If this were all there were, it would be plenty. But in addition to the exhibition, Haus der Kunst is hosting a series of evening screenings throughout its three-month run, including a number of films which feature ECM music in their soundtracks, like those of Greek director Theo Angelopoulos, who regularly uses the music of Eleni Karaindrou; Russian director Andrei Tarkovsky. who was the subject of a three albums by French pianist Francois Couturier, which wrapped up with 2011's Tarkovsky Quartet; and, of course, director Jean-Luc Godard, who has shared a long partnership with Eicher, who released the audio soundtrack—dialog, music and all else—to Nouvelle Vague (1997), as well as the beautiful five-CD box set that is the complete soundtrack to Godard's Histoire(s) du Cinéma (1999), complete with the film's narration in four books, translated from French to both German and English.

ECM: A Cultural Archeology is also hosting a series of live performances throughout the exhibition's run. For the opening weekend in November, Couturier's Tarkovsky Quartet, Tunisian oudist Anouar Brahem's Quartet and Italian trumpeter Enrico Rava's Quintet were all on-hand. In January, performances are scheduled for Swiss pianist Nik Bärtsch; a double-bill featuring British saxophonist Evan Parker's Electro-Acoustic Quartet and Anglo/Norwegian duo Food; American saxophonist Tim Berne's Snakeoil quartet; pianist András Schiffl and others, while in February, saxophonist Charles Lloyd will perform in a new duo with pianist Jason Moran, who's been a member of the saxophonist's quartet for the past several years; Italian pianist Stefano Battaglia's trio will perform music from its upcoming follow-up to its sublime River of Anyder (2011), and the exhibition will close with Tomasz Stańko's New York Quartet and a final evening with Jan Garbarek and the Hilliard Ensemble.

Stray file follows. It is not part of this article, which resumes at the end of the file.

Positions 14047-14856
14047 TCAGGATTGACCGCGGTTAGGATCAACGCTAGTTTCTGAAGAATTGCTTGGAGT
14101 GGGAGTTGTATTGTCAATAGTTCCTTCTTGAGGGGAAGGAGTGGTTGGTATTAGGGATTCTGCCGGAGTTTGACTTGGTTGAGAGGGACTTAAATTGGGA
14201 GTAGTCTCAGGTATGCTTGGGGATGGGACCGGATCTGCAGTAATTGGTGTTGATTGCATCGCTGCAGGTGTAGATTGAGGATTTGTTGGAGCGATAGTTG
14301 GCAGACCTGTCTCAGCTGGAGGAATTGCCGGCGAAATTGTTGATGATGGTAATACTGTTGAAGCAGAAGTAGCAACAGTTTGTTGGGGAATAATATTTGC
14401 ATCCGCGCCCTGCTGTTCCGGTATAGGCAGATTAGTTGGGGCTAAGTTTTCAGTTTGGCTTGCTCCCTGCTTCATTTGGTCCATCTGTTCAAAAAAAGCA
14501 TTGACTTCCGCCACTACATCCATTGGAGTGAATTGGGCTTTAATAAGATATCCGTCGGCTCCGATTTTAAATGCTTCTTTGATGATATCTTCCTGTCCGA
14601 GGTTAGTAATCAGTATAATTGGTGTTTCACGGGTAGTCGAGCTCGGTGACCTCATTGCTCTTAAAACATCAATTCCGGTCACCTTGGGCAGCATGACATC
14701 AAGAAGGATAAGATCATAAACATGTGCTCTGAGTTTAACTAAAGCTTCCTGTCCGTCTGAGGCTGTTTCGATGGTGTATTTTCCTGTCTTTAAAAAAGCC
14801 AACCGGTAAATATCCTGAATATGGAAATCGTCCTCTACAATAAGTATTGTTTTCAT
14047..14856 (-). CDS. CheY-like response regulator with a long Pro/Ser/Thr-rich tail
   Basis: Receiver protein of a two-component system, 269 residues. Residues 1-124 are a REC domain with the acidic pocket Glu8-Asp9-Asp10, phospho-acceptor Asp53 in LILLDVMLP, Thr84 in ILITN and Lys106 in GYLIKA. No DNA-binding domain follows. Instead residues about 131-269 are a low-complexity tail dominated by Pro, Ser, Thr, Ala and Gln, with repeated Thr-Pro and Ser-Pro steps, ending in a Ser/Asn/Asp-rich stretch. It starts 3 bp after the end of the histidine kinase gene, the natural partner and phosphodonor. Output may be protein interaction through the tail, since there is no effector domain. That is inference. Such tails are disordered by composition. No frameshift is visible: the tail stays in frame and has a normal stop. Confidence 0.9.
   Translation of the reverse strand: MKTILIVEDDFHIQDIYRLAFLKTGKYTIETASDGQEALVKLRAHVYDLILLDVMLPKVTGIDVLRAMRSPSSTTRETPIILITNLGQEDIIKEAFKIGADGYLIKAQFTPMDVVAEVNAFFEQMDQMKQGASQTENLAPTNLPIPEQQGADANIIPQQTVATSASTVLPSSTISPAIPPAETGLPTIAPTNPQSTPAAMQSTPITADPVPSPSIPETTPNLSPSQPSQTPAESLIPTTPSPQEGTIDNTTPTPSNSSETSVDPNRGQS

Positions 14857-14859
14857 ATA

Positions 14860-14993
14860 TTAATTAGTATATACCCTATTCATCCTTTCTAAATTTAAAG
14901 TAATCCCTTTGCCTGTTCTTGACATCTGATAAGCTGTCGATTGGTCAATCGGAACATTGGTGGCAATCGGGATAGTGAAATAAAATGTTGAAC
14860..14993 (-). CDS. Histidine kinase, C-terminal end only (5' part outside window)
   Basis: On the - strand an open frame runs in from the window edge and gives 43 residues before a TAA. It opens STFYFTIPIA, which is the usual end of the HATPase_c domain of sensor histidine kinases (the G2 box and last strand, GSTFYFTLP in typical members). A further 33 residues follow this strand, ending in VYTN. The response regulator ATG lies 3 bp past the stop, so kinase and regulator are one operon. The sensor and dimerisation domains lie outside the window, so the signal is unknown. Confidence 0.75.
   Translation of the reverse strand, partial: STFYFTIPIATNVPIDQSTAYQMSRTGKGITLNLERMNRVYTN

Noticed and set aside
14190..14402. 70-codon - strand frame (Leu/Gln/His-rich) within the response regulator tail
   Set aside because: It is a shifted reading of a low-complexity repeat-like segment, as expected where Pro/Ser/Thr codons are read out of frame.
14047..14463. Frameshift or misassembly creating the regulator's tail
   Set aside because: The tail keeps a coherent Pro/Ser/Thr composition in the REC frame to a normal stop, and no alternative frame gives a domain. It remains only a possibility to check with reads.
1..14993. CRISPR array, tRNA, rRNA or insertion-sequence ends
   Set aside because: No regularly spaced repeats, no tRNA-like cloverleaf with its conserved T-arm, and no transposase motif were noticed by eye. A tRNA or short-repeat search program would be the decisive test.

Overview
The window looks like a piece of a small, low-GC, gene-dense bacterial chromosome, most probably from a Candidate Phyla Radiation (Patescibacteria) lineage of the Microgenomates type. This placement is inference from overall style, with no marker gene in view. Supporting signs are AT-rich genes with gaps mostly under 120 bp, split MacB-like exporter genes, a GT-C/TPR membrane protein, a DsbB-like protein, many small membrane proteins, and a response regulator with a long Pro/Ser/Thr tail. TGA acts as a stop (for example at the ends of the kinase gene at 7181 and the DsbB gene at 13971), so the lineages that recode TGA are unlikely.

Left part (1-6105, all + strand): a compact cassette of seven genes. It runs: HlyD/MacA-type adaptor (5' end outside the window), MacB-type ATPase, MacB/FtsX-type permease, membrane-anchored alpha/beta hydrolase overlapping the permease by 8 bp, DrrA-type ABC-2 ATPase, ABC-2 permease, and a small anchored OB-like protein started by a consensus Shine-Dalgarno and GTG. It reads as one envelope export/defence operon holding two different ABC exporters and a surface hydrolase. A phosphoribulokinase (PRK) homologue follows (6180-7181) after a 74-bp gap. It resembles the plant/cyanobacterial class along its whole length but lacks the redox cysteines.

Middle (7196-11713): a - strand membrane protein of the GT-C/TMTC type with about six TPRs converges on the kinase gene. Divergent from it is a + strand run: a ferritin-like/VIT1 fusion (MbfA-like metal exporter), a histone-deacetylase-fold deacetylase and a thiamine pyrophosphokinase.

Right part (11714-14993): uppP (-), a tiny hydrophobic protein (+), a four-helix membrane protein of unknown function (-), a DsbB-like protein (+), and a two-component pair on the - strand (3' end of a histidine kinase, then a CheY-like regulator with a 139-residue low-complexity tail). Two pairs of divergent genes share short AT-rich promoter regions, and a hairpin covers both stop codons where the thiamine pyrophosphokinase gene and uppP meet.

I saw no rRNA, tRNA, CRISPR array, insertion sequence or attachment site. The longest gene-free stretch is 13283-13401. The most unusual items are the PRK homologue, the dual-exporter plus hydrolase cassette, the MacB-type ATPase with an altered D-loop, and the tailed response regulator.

But for this weekend in December, 2012, it was two classical performances: the first, on December 14, by American singer/composer Meredith Monk, who delivered a tremendous program of solo pieces, duos with singer Katie Geissinger and, for a finale, a quartet piece with pianist Alexei Lubimov and clarinetist Kyrill Rybakov, who would perform the following evening in a program that was meant to be a double bill with cellists Thomas and Patrick Demenga, but which unfortunately had to be altered due to illness.



For a first-time encounter with Monk, the avant-vocalist/composer couldn't have presented a better program. With music dating as far back as 1969, Monk sang alone, accompanied herself on piano and harmonium, and duetted with Geissinger on material traversing her ten ECM recordings, including 1993's Volcano Songs, 1992's Facing North, 2004's Impermanence, 1993's Atlas and the most recent Songs of Ascension (2011).